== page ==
The final moment is when travelers are experiencing the trip itself. They’re sharing about it with friends and family on social media, and more often than not, they’re booking in-destination tours and activities.

Google found that nearly half of experiences bookings happen once travelers have already arrived at their destination. This tells us that tour operators should tailor their content marketing to consumers in the “booking” and “experiencing” stages of their journey.

How to create a marketing plan for an adventure tourism brand?

Is your current marketing plan not bringing in results? Perhaps there’s a key piece missing.

Here are 8 tactics to help you build the best marketing plan for adventure tourism.

Optimize your website

optimize your website

Before you get serious about your marketing plan, make sure your website is optimized for bookings.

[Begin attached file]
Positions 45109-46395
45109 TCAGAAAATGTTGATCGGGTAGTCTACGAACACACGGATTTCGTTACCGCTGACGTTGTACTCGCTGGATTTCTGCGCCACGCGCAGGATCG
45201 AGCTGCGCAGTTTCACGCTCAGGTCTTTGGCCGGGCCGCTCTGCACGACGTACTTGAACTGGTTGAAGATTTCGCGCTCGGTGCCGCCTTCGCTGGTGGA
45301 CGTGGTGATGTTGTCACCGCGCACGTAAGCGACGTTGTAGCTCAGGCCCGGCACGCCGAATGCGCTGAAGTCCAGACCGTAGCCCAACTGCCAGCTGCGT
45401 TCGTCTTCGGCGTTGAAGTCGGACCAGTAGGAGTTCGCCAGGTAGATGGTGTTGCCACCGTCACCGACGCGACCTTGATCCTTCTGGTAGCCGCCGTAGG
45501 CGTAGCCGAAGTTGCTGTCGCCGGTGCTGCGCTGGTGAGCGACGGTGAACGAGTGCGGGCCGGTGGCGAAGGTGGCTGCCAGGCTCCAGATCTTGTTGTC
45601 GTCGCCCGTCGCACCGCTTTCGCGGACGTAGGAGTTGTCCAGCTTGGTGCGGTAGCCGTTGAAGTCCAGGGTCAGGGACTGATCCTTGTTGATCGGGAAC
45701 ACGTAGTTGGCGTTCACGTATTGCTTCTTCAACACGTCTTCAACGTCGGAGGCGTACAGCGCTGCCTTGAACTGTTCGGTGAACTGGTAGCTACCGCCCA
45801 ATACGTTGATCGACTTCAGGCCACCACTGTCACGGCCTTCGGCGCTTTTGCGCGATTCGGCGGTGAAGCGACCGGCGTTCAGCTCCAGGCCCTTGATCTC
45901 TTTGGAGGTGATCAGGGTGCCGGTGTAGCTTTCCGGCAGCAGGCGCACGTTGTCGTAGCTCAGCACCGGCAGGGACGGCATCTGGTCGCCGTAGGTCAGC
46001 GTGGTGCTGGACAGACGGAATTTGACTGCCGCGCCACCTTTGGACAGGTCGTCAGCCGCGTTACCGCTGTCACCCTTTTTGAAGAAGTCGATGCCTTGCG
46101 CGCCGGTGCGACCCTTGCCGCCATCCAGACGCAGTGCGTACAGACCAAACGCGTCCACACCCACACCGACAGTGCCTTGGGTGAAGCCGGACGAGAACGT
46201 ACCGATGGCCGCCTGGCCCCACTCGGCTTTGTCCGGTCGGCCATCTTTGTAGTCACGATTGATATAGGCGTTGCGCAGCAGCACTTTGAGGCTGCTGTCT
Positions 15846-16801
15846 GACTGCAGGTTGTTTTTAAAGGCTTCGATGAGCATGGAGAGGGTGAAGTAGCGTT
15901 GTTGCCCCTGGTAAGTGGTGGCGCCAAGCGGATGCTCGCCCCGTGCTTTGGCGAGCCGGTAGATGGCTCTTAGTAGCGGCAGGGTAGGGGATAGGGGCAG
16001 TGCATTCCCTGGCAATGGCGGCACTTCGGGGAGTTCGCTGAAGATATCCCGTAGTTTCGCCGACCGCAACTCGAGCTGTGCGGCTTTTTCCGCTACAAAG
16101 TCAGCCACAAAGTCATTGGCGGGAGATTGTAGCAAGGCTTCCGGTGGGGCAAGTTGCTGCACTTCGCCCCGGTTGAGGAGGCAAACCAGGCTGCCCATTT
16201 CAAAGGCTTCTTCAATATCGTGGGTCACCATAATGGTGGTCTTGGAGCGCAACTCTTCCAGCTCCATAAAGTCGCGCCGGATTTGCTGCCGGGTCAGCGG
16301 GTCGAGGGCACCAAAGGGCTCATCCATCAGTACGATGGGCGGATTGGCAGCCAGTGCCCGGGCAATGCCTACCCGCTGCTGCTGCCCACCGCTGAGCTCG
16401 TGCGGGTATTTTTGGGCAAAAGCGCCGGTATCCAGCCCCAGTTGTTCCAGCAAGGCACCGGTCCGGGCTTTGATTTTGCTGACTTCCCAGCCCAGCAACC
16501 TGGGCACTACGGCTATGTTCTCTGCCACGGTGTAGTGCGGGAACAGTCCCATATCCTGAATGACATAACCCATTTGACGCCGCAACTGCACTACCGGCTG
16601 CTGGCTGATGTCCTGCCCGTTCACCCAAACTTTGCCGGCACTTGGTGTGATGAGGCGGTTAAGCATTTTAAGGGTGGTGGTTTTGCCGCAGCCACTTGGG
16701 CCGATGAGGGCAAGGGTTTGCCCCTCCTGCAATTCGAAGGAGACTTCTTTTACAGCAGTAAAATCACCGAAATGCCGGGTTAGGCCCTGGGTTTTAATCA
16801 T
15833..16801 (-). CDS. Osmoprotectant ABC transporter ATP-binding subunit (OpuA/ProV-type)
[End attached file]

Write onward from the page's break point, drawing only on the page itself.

When a potential customer lands on your site, they should instantly be aware of your tours and activities. Make your message clear on your homepage, and use images to give travelers a feel for your experiences.

Your website should also have a responsive design so that the booking experience is the same across all devices, including mobile phones.

Add a call-to-action like a “Book Now” button where it makes sense as Denver Adventures does on its homepage above. Finally, you can also display guest reviews to give potential customers an extra confidence boost to book.

Know your target customer

Understanding the needs and wants of your customer is key to developing a solid marketing strategy. Everything from your brand to the content you write for your website will depend on the tourists you’re trying to attract

National Geographic launched guided trips with adventure tour operator G Adventures, and the brand markets the experiences in a way that appeals to its existing customers — “unique, culturally immersive experiences’ and “travel with meaning.”